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Kerpoof: Make a StoryBook

What it is: Kerpoof is a website that I use often with my students, I like it so much I have written about it a few times before here and here.  Kerpoof has just added a brand new Make a StoryBook tool.  Kerpoof’s Make a Storybook is an excellent addition to the already great lineup of Kerpoof tools.  Here students can create their own picture and story books.  They can use Kerpoof’s backgrounds, props, and characters or draw their own illustrations.  Students can write their story in both text boxes and speech bubbles.  The interface is extremely user friendly, kids will pick it up in no time!  The sidebar has thumbnails of each page that students have created, making it easy to see their progress.  Students can save their finished Story Books on their Kerpoof account to share with other students, download the finished Story Book to their computers, or print out their completed stories.   How to integrate Kerpoof’s Make a StoryBook into the classroom: Kerpoof’s Make a StoryBook is a fantastic place for students to “publish” their written work.  Students can practice writing fairy tales, poetry, collaborative stories, fables, math based stories, illustrated science journals and non-fiction books.  Kerpoof offers the freedom of creativity, students are only limited by their own imaginations.  Set up your classroom computers as a publishing center where students can create a finished, published piece of work.  Create collaborative class stories using Make a StoryBook on an interactive whiteboard or projector.  Print out finished stories and add them to your classroom library for other students to “check out” and read. Tips: In addition to the new Make a StoryBook, Kerpoof has added another fun activity called Spell a picture.  Students can choose a background for their picture and use the letters below to practice spelling words.  As they spell, pictures pop up that begin with those letters.  As they continue spelling, Kerpoof narrows the pictures down to the one that a student has spelled.  For example, when students select “c” pictures of a cow, cat, corn, car, cab, and cap pop up on the scene.  As they continue selecting letters, the pictures get more specific and Kerpoof points to the suggested pictures of what has been spelled. Please leave a comment and share how you are using Kerpoof  in your classroom.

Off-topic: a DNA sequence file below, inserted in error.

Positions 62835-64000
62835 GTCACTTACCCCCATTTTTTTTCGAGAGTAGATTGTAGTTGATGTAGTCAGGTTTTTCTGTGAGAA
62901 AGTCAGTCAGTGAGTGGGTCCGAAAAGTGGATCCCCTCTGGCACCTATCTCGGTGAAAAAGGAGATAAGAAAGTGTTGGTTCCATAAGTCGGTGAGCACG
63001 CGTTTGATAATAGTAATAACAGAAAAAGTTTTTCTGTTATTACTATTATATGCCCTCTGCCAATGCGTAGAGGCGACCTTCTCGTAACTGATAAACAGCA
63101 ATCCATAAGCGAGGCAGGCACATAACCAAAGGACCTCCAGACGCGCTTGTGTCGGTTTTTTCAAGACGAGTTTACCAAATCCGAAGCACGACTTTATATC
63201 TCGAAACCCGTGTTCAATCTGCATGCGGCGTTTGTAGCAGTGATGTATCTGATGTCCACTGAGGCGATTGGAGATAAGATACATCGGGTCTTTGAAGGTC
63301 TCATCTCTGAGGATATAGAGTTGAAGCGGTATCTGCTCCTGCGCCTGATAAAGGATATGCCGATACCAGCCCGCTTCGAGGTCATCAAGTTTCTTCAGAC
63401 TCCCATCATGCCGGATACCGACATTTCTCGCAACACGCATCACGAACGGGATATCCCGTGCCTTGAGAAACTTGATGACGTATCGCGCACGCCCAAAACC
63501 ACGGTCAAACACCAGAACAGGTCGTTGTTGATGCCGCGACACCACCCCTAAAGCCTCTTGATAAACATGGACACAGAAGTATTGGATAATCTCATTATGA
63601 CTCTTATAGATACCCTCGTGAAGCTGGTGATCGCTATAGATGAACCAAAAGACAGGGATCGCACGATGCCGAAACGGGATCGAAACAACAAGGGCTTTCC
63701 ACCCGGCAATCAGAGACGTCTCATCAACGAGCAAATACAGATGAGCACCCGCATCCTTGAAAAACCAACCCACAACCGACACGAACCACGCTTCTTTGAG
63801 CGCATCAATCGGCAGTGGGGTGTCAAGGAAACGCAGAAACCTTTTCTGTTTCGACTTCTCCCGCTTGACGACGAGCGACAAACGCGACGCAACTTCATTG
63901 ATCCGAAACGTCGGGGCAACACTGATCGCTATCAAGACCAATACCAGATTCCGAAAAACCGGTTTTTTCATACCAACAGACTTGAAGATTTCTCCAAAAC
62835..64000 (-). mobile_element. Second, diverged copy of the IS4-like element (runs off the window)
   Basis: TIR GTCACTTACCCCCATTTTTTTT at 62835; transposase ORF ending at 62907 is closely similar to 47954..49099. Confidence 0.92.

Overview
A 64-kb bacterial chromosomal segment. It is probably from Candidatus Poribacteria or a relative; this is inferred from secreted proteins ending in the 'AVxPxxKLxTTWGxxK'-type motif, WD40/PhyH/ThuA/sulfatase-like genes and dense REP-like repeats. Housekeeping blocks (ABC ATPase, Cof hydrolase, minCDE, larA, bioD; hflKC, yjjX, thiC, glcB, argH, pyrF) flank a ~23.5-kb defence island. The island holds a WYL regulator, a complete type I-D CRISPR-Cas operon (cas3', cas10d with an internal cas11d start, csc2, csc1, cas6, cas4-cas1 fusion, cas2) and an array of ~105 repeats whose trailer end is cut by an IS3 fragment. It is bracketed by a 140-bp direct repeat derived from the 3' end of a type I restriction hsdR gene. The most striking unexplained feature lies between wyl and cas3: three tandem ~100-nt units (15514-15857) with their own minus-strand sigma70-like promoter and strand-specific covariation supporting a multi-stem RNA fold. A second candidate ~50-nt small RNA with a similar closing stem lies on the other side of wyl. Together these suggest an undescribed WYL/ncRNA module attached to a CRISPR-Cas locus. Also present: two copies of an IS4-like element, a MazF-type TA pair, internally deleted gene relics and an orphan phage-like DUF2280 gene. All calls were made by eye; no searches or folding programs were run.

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Kinesthetic Digital Story Telling @aerialanimation is amazing!

Posted by admin | Posted in Grade Level, Inquiry, inspiration, video | Posted on 26-08-2014

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I haven’t been a regular watcher of America’s Got Talent, but one of our families recently forwarded on this video of their friend Abigail Baird who is on the current season. Abigail is incredible. Her talent is Aerial Animation, digital story telling mixed with aerial dancing and acrobatics. You have got to see it!

As I said, she is incredible! This clip reminds me of a chapter in Sir Ken Robinson’s The Element. In it, he talks about the way that body movement and manipulation (the kinesthetic and rhythmic/musical multiple intelligences) are often overlooked in schools. What a shame! I love the creativity that Abigail uses to marry her talent and multiple intelligence gifting with story telling. This goes beyond just entertainment, it is a new method of communicating story. This is a fantastic video to share with your students. It is inspirational to see someone use their talent so creatively. We often think of storytelling very linearly and through paper/pencil and occasionally digital media, this is a great example of how to think outside of the box, create something new and think about all of the ways we can communicate.

If you are in an inquiry based school using the PYP, this would be the perfect video to share during the inquiry unit on How We Express Ourselves!

America’s Got Talent is on TONIGHT, you can vote for Abigail! I hope that you will vote for this incredible talent and creativity! Find Abigail on Facebook, Twitter and Instagram.

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